Another PPO challenge: lack of pricing transparency

According to a recent independent study on hospital prices by RAND Health, “Employers generally lack useful information about the prices they are paying and many contracts between large provider systems and insurers actually prohibit sharing detailed pricing information with employers and patients.” Employers with a PPO are essentially buying their healthcare — likely their second- or third-biggest business expense — blind to cost and quality, within a plan arrangement that leaves their employees highly vulnerable to surprise balanced billing and exorbitant charges.

A new way of thinking

That’s why employers with PPOs (even PPOs within a self-funded plan) should ask themselves what their plan is actually purchasing. Yes, there’s a long-held belief that employees want a wide network, but at what price? If your wide network is costing you millions and your employees thousands, is that access worth it?

Not surprisingly, many employers nationwide are shifting the way they think about healthcare insurance and moving to alternate solutions. If you’re an employer or broker who wants to optimize plan performance, you should consider:

  • Leveraging direct contracts with top local providers as a way to avoid egregious markups and hidden fees while asserting price controls.
  • Incentivizing employees to use higher quality, lower cost facilities through the structure of their plans.
  • Implementing innovative drug sourcing strategies and reexamining your pharmacy benefit manager relationship.
  • Adding Reference-Based Pricing (RBP) to your plan. This proven strategy involves the payment of medical claims based on a metric or reference point, such as established Medicare payment data, so that you get fair pricing for quality care.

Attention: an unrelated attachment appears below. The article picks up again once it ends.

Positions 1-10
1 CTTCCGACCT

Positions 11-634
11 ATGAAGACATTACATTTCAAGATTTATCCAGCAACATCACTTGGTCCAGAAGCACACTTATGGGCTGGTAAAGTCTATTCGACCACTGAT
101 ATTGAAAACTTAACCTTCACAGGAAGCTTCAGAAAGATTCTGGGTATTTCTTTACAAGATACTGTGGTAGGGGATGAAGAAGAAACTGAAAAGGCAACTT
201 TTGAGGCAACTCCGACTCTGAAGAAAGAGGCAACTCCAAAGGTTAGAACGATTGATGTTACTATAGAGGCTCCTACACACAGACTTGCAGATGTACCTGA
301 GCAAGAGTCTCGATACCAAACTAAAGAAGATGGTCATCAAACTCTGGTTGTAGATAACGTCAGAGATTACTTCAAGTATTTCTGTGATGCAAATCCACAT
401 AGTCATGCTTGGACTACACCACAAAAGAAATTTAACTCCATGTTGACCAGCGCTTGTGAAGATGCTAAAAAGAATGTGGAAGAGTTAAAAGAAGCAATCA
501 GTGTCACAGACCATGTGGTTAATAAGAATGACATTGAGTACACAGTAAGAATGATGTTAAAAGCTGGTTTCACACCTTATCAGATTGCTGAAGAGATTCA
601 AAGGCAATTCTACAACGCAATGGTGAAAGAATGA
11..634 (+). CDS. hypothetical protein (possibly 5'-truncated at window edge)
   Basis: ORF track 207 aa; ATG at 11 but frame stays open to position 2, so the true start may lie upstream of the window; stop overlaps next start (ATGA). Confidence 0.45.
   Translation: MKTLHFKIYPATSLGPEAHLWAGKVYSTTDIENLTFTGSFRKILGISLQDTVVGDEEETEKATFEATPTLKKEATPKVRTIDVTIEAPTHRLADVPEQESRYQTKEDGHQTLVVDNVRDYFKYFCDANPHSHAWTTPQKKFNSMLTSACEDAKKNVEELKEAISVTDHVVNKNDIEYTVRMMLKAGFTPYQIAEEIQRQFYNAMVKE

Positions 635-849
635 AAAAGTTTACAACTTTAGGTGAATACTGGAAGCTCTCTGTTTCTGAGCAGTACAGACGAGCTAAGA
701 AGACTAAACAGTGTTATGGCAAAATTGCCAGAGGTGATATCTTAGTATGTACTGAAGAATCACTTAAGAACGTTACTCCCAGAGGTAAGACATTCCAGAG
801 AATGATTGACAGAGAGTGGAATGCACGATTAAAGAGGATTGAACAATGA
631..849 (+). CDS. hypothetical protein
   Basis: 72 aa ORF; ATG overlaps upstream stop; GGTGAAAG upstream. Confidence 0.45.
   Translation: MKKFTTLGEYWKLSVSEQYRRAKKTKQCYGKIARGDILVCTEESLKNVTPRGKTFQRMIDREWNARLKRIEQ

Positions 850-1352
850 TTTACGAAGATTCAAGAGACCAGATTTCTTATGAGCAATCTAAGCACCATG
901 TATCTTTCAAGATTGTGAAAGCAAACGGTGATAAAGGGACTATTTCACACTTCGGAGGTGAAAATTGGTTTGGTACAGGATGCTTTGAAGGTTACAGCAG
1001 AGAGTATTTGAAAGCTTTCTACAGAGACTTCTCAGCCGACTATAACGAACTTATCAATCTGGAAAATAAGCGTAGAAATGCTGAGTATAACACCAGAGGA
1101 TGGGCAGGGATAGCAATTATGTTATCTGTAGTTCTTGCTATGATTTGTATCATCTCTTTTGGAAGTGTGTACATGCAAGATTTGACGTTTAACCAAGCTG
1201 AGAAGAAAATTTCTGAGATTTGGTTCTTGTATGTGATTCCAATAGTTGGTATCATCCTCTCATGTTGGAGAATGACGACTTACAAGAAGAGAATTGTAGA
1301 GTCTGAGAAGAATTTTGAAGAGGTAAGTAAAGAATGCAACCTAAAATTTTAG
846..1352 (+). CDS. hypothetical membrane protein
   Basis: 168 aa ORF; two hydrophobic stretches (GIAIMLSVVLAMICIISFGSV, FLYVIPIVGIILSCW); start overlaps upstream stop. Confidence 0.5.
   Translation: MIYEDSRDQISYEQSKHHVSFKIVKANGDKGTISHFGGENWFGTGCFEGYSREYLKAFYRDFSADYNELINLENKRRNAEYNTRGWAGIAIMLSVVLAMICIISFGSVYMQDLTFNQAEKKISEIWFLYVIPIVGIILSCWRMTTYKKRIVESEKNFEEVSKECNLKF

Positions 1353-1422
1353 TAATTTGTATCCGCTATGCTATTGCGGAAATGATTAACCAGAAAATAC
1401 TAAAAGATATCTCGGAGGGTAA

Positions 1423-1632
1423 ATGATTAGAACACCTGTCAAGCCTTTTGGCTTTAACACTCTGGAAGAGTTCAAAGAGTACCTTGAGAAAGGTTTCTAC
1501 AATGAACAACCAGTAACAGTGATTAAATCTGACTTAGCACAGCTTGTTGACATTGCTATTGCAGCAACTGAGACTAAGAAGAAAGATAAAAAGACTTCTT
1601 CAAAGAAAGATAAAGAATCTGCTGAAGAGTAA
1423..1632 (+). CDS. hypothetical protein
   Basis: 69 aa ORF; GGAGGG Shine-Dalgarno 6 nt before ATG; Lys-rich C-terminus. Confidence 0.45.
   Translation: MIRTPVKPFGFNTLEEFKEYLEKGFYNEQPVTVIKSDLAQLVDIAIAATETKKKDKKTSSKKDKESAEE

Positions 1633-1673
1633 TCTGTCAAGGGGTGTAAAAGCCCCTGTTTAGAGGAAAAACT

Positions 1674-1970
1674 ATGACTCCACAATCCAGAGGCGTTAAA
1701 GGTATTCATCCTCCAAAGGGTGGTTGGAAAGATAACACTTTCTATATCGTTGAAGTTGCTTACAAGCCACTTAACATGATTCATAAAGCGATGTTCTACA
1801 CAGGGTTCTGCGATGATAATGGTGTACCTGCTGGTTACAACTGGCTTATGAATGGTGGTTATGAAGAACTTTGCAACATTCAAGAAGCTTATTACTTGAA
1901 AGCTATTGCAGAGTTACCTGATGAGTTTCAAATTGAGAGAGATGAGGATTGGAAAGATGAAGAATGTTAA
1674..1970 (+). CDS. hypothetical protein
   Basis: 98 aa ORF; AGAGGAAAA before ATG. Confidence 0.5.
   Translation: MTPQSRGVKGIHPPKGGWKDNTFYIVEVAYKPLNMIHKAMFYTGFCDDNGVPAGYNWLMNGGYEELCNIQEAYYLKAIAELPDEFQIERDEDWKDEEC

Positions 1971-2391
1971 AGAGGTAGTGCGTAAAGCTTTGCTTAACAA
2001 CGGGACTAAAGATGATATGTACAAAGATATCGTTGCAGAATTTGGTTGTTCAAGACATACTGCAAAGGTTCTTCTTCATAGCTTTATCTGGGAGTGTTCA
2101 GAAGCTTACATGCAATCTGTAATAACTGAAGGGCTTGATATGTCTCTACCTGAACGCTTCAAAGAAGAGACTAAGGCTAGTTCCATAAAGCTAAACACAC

It’s time to take back control

Today, employers spend a significant amount of money to insure employees — let’s not leave them exposed and force them to take a second job, postpone retirement or declare bankruptcy because of a medical emergency. Cost-saving innovations, like direct contracting, can help you drive down spend and provide tools that protect your employees against the burdens of today’s healthcare costs. With these new solutions in place, you can finally take back control of healthcare — and take care of employees in the process.

Chris Cigarran

about the author


Chris Cigarran is the CEO of Imagine Health, where he works alongside brokers and clients to realize the benefits of the Imagine Health model. A different kind of health plan, Imagine Health lowers spend today, controls costs over the long term and gives control to the people who pay for healthcare: employers and their employees. Ready to challenge the status quo and take back control of healthcare? Contact Imagine Health to get started.